Nuclear magnetic resonance (NMR) is a highly versatile spectroscopy method widely used in diverse disciplines, but its sensitivity and spatial resolution are limited by the inductive measurement of magnetic nuclei. Nano-NMR methods are emerging that aim to measure a single nuclear spin—an improvement in sensitivity of 13 orders of magnitude. The main workhorse of these methods has been atomic defects in diamond, which have distinctive optical and magnetic properties. On page 67 of this issue, Aslam et al.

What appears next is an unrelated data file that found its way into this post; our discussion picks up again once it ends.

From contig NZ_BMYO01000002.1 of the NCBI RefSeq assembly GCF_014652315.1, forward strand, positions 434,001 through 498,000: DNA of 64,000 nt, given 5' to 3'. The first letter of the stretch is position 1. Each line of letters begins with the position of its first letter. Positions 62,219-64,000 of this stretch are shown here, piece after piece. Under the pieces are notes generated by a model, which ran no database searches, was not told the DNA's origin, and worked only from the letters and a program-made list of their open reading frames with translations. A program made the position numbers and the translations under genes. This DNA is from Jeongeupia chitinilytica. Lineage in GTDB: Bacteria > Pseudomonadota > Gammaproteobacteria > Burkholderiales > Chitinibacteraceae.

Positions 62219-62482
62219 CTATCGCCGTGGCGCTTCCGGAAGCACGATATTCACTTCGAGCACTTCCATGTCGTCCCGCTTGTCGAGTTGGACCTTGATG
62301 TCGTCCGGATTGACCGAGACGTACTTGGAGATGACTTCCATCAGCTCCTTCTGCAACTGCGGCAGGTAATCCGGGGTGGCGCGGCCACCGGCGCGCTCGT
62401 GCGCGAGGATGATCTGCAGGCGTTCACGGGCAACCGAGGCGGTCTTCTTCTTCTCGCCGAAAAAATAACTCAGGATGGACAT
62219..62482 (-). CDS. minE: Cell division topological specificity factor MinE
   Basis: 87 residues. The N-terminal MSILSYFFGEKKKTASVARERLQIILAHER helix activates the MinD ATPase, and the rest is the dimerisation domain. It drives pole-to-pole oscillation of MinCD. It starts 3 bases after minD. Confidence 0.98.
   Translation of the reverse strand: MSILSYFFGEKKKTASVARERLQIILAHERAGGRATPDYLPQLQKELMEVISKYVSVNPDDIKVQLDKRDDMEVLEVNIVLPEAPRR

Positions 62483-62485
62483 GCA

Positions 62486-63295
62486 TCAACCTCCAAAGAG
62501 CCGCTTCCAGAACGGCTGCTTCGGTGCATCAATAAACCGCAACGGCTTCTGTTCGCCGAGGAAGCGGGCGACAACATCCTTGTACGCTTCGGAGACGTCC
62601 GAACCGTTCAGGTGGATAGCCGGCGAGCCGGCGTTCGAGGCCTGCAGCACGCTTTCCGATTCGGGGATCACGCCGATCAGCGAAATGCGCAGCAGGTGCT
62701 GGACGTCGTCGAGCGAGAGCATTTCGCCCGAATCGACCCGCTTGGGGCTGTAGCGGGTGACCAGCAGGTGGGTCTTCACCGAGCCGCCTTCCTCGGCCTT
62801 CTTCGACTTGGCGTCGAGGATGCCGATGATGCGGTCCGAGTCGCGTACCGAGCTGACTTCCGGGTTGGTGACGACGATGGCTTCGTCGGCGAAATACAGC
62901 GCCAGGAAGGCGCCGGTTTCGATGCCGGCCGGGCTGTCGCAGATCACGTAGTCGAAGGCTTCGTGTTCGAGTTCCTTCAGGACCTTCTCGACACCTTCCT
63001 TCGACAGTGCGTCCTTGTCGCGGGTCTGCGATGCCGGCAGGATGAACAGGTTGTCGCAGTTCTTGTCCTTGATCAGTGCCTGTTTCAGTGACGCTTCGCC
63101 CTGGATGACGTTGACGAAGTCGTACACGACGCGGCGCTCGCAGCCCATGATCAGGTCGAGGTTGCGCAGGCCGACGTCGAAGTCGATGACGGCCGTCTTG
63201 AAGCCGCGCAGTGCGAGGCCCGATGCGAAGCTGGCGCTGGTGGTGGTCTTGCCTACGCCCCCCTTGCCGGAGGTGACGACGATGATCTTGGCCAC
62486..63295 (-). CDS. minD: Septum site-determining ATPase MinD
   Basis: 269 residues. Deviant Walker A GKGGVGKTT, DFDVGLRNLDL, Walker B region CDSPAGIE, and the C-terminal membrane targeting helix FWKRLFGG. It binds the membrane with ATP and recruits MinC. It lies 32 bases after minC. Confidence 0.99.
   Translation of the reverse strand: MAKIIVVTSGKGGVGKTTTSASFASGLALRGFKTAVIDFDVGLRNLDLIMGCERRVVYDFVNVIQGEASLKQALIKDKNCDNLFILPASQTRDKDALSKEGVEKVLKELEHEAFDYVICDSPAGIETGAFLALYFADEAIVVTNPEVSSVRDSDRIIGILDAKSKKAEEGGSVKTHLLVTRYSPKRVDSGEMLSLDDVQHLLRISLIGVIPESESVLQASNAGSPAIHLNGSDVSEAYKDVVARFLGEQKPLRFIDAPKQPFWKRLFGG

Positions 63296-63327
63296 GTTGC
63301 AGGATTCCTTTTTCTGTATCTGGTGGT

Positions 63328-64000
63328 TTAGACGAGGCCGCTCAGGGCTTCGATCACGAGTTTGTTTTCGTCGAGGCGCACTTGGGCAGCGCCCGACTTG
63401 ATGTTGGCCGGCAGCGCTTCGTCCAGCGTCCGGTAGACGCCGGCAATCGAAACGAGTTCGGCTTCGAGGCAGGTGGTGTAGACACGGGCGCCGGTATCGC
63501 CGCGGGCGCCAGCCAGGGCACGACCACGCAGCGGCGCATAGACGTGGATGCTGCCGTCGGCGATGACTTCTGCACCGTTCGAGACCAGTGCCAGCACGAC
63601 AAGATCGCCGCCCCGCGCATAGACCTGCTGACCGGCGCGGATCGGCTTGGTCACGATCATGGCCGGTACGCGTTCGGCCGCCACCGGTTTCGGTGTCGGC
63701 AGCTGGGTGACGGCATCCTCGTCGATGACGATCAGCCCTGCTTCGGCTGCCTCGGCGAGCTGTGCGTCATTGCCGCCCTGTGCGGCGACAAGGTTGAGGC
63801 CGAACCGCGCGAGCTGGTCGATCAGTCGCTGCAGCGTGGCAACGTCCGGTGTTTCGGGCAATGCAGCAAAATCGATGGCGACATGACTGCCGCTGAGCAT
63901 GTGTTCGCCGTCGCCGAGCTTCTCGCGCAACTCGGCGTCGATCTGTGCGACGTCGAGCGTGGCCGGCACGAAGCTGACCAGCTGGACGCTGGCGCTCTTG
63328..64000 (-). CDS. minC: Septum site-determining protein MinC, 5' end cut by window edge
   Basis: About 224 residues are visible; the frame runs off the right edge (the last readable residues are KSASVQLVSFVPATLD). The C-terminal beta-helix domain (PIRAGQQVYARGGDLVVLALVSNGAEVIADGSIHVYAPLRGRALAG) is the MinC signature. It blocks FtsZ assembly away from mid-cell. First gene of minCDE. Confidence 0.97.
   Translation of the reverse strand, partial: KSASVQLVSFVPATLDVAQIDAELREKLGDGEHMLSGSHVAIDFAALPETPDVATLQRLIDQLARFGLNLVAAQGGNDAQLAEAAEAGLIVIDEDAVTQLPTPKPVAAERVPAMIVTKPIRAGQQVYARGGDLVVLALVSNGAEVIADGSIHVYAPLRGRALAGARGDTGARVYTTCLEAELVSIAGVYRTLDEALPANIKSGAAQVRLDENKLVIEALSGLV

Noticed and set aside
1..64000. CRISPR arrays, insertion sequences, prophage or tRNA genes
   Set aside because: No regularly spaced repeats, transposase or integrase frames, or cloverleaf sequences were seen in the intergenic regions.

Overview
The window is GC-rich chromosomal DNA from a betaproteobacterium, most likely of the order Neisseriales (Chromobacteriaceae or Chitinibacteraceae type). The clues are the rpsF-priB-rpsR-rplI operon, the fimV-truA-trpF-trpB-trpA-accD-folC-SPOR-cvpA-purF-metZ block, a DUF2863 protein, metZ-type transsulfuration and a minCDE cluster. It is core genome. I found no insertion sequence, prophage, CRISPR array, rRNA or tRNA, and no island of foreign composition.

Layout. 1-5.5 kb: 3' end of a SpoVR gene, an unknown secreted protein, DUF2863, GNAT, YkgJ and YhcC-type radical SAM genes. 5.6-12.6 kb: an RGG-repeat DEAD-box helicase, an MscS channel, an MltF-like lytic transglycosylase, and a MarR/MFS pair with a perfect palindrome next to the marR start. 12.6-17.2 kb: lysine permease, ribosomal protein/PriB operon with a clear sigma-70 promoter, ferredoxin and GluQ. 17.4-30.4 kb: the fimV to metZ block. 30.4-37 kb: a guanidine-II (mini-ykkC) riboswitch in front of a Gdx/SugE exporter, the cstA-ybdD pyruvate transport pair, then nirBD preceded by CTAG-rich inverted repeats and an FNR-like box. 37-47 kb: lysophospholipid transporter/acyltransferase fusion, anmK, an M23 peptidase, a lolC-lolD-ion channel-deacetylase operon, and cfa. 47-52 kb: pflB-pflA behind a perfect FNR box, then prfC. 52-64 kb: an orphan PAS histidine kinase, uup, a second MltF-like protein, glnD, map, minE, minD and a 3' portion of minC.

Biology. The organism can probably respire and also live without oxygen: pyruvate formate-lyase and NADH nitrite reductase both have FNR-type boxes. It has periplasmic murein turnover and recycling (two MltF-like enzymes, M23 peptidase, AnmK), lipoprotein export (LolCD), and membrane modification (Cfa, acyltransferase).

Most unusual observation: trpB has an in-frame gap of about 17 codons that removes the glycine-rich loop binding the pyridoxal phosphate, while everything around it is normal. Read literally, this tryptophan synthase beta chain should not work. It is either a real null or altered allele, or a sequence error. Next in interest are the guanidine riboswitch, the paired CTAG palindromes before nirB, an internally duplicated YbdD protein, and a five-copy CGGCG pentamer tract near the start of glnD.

) demonstrate a modified sensing scheme based on diamond defects that achieves spectral resolutions sufficient for measuring chemical shifts.